When choosing a bulletproof vest, there’s definitely a variety of questions you would like to ask before purchasing it. How does body armor work? How do you wear it properly? What are the main body armor levels? How does it vary between men and women?
The answer to the latter is complex because until recently, all ballistic vests produced by manufacturers were made for male officers without taking into consideration the peculiarities of female bodies. A while back the situation changed and in this article, we share key information you need to know on the topic.
Women’s Body Armor
As the number of women in law enforcement agencies is growing today, body armor suppliers pay more attention to creating protective wear that would perfectly fit the unique shapes of women.
However, many bullet-resistant vests are still produced unisex which means that female officers have to manually adjust the fit to feel comfortable when wearing protective clothing.
Just like male body armor, female bullet-resistant vests should have a particular ergonomic shape that would copy the female body relief to provide adequate torso protection. There’s a number of aspects to be considered when it comes to selecting a bulletproof vest for women. Let’s review the main ones in detail. We recommend out new SRT3 body armor plates that are multi curve, lightweight and can capable to stop M855 (Green Tip), M855A1 (currently issued military 5.56 rounds), and 7.62×39 MSC.
1. Height and Weight
Statistics prove that the average height differs depending on gender and state that men are approximately 4.3 inches higher than women.
This is one of the reasons why a woman might not always feel comfortable in a gender-neutral vest and fail to carry it for a long time without removing it. Continued wear of body armor that fails to fit well and is too heavy to carry because of low body mass can cause health issues such as osteochondrosis. Besides, ill-fitting protective wear can incite an officer to take it off. These actions can be dangerous when the servant is on duty.
Because women are anatomically lower than men and the length of their torso is shorter, women’s bulletproof vests should be shorter as well. If the length of a vest is inappropriate for women, it may bend and hit the neck when sitting or simply leaning forward. This also concerns a difference in the width of the shoulders, chest, and waist, and affects the fit of the vest in general.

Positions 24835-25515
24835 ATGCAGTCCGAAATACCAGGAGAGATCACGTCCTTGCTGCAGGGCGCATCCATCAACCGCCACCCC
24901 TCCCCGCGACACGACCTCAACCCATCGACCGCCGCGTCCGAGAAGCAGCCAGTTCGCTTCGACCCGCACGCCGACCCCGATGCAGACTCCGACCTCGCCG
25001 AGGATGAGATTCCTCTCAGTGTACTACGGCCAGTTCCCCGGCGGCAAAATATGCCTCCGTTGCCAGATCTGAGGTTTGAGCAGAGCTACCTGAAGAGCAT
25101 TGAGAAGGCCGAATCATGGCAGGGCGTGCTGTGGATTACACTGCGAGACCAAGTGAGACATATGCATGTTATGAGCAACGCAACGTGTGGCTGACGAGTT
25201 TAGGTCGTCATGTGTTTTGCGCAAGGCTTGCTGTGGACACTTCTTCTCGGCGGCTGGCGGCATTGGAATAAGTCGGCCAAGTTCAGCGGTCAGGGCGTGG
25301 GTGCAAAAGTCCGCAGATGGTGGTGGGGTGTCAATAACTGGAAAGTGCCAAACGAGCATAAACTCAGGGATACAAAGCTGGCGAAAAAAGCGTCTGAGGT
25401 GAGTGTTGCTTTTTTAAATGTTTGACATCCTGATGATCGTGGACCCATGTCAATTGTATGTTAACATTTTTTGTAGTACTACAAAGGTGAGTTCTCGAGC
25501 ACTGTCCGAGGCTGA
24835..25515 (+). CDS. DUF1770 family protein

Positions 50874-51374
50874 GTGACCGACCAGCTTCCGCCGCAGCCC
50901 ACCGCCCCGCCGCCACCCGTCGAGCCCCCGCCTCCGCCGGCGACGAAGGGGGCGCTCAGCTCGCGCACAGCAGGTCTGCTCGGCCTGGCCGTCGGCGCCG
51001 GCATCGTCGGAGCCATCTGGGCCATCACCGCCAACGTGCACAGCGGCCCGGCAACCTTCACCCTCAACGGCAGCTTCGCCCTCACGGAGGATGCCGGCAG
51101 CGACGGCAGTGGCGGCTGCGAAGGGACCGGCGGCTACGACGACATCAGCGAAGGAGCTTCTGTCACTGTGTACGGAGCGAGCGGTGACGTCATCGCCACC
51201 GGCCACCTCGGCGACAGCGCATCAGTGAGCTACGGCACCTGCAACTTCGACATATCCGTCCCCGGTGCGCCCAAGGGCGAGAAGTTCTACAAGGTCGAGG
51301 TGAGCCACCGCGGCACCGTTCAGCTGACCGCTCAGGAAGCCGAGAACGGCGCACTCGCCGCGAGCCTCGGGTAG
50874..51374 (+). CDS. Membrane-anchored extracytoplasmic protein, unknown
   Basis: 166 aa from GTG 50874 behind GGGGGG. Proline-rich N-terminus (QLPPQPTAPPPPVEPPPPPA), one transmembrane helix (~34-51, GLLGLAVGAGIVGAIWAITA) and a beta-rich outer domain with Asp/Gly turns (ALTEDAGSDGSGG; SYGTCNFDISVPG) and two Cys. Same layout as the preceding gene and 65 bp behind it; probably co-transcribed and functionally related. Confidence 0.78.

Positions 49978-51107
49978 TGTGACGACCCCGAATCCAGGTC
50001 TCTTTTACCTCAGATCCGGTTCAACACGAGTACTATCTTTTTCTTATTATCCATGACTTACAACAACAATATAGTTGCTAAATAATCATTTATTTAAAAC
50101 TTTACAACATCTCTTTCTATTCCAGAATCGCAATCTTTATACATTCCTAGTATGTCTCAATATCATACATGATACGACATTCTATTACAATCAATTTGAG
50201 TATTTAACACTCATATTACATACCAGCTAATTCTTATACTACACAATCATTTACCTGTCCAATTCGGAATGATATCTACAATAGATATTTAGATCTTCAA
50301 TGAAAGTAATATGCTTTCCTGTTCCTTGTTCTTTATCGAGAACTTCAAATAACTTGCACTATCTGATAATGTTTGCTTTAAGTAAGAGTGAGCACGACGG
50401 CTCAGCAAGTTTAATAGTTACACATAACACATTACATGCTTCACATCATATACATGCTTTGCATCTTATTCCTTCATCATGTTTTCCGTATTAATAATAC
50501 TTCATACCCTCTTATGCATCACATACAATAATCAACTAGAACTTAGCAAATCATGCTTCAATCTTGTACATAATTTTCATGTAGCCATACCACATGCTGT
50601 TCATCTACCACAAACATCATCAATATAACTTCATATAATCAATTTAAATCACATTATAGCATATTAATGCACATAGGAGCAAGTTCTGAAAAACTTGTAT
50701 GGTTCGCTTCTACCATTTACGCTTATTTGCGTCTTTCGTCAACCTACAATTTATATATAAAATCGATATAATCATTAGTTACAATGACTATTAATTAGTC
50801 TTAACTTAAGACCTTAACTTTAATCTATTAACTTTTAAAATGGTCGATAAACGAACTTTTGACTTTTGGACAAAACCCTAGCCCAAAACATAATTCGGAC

The above-mentioned peculiarities of female bodies make the fit of a male bullet-resistant vest uncomfortable for a woman because of anatomical differences, even unisex body armor can be too tight at areas like the chest and too loose at other body parts like the waist and arms. In the first case, it might restrain movement and hinder agility. In the second case, it might fail to cover vital areas that need to be protected from blunt injuries and threats alike.
For this reason, body armor for women is produced with bust cups and curved or shaped protective panels to ensure it is fitting and covering all the important areas in the right way. Armholes and shoulder straps should be narrower to allow mobility and better comfort to female wearers.
At the moment, NIJ (National Institute of Justice) are updating their standards to 0101-07. The document will include new test procedures for non-planar armor that have folds and seams to make sure female officers get as adequate protection from threats as males have.
Men’s Body Armor
There’s one key difference between the female vests — they are created from two planar panels. While female body armor consists of one planar panel put at the back and another non-planar one placed at the front of a vest to perfectly fit the female body shape.
As the majority of armor is originally designed for men that prevail in law enforcement, the process of selecting a bullet-proof vest turns out to be much easier for male officers. Among aspects that should be taken into account when looking for body armor are how well it fits and how comfortable it is.
Male military and law enforcement personnel should make certain that protective clothing fits them in the best possible way. It does not have to be extremely loose and not too tight because it can lead to the fact that the vest will not perform its functions—starting from thermoregulation to basic protection from threats.
Among things that require particular attention are the size of armholes, neck openings, and the lengths of a vest. The first two should be wide enough to provide for proper mobility and agility but they should not be too loose. If so, they might not cover the chest and other important body areas.
When pulling the vest straps, an officer should make sure the armor is not tight, and that it allows to breathe freely. Otherwise, a bullet-resistant vest can restrict the air supply, slow down the reaction, and obstruct mobility during dangerous situations.
Although it might seem that there aren’t many differences between body armor for men and women, wearing gender-specific protective clothing can save lives. A bullet-proof vest that fits well and is comfortable for an officer, provides a proper range of motion, necessary thermoregulation, and even psychological confidence that the armor will safeguard them from threats that might appear while on duty.